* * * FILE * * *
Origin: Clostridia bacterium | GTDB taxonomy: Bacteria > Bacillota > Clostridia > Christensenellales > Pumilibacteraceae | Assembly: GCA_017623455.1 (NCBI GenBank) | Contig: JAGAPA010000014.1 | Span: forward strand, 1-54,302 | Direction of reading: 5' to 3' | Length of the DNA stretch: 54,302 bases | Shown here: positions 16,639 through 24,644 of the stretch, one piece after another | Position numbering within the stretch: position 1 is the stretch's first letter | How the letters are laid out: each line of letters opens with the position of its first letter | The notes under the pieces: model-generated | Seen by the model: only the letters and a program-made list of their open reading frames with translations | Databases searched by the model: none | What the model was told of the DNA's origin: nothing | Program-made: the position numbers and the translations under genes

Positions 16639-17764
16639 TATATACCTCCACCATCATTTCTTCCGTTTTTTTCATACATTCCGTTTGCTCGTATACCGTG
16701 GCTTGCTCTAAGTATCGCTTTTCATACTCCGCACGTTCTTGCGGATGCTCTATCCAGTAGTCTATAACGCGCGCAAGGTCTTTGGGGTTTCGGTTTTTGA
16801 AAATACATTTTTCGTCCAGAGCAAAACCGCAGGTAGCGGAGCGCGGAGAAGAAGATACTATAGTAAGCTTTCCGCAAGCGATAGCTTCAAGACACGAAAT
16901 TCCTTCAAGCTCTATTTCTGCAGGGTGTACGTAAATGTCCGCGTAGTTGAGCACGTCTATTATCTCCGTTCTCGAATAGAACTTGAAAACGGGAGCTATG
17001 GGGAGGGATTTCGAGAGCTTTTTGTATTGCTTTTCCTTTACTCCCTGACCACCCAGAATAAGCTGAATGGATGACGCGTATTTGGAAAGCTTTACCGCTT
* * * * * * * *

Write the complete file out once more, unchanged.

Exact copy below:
Origin: Clostridia bacterium | GTDB taxonomy: Bacteria > Bacillota > Clostridia > Christensenellales > Pumilibacteraceae | Assembly: GCA_017623455.1 (NCBI GenBank) | Contig: JAGAPA010000014.1 | Span: forward strand, 1-54,302 | Direction of reading: 5' to 3' | Length of the DNA stretch: 54,302 bases | Shown here: positions 16,639 through 24,644 of the stretch, one piece after another | Position numbering within the stretch: position 1 is the stretch's first letter | How the letters are laid out: each line of letters opens with the position of its first letter | The notes under the pieces: model-generated | Seen by the model: only the letters and a program-made list of their open reading frames with translations | Databases searched by the model: none | What the model was told of the DNA's origin: nothing | Program-made: the position numbers and the translations under genes

Positions 16639-17764
16639 TATATACCTCCACCATCATTTCTTCCGTTTTTTTCATACATTCCGTTTGCTCGTATACCGTG
16701 GCTTGCTCTAAGTATCGCTTTTCATACTCCGCACGTTCTTGCGGATGCTCTATCCAGTAGTCTATAACGCGCGCAAGGTCTTTGGGGTTTCGGTTTTTGA
16801 AAATACATTTTTCGTCCAGAGCAAAACCGCAGGTAGCGGAGCGCGGAGAAGAAGATACTATAGTAAGCTTTCCGCAAGCGATAGCTTCAAGACACGAAAT
16901 TCCTTCAAGCTCTATTTCTGCAGGGTGTACGTAAATGTCCGCGTAGTTGAGCACGTCTATTATCTCCGTTCTCGAATAGAACTTGAAAACGGGAGCTATG
17001 GGGAGGGATTTCGAGAGCTTTTTGTATTGCTTTTCCTTTACTCCCTGACCACCCAGAATAAGCTGAATGGATGACGCGTATTTGGAAAGCTTTACCGCTT